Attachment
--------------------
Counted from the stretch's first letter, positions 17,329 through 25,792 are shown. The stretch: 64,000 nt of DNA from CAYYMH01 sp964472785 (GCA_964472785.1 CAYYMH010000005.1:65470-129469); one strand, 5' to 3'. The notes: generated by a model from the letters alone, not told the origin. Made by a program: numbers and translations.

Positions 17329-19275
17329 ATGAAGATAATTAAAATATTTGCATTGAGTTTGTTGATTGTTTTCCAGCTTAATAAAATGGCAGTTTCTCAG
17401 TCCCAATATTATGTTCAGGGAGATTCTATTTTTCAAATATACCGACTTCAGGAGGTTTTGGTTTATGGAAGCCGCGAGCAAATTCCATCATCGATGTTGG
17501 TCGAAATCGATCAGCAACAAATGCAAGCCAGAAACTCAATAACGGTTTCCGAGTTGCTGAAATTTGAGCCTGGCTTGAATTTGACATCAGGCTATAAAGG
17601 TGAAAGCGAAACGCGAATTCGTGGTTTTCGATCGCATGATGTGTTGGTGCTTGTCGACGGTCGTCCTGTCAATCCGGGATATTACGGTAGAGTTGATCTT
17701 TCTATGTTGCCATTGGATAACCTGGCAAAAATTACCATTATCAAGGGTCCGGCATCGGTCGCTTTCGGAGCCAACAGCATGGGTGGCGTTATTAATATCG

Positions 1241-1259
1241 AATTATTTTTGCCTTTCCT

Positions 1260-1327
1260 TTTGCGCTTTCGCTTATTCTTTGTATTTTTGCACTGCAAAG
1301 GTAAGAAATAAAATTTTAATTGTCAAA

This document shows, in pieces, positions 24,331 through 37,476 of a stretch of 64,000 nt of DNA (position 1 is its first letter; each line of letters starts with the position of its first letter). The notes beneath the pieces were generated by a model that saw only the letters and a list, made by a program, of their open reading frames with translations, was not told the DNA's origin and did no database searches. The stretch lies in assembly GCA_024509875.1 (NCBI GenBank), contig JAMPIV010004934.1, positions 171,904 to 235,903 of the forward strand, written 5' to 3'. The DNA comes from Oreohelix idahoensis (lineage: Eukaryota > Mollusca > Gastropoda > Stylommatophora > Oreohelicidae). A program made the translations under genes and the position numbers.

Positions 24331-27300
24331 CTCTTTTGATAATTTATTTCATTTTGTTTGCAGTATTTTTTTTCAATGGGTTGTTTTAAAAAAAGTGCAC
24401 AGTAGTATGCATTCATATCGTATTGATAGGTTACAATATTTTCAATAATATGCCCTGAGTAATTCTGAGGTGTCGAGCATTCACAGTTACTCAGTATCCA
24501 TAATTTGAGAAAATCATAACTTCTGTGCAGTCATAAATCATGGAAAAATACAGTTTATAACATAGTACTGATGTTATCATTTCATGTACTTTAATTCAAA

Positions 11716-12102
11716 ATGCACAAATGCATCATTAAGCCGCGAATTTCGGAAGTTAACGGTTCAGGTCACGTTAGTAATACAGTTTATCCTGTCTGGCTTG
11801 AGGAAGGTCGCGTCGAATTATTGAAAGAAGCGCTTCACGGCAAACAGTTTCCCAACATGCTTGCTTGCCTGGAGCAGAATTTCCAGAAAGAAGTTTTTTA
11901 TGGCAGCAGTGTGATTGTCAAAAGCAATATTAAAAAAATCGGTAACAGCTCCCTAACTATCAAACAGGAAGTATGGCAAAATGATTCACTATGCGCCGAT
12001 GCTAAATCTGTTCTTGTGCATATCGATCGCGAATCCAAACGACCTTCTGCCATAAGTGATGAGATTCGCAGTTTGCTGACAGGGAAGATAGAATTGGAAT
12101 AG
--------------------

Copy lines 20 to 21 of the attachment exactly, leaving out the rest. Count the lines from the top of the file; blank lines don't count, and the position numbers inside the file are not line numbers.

11801 AGGAAGGTCGCGTCGAATTATTGAAAGAAGCGCTTCACGGCAAACAGTTTCCCAACATGCTTGCTTGCCTGGAGCAGAATTTCCAGAAAGAAGTTTTTTA
11901 TGGCAGCAGTGTGATTGTCAAAAGCAATATTAAAAAAATCGGTAACAGCTCCCTAACTATCAAACAGGAAGTATGGCAAAATGATTCACTATGCGCCGAT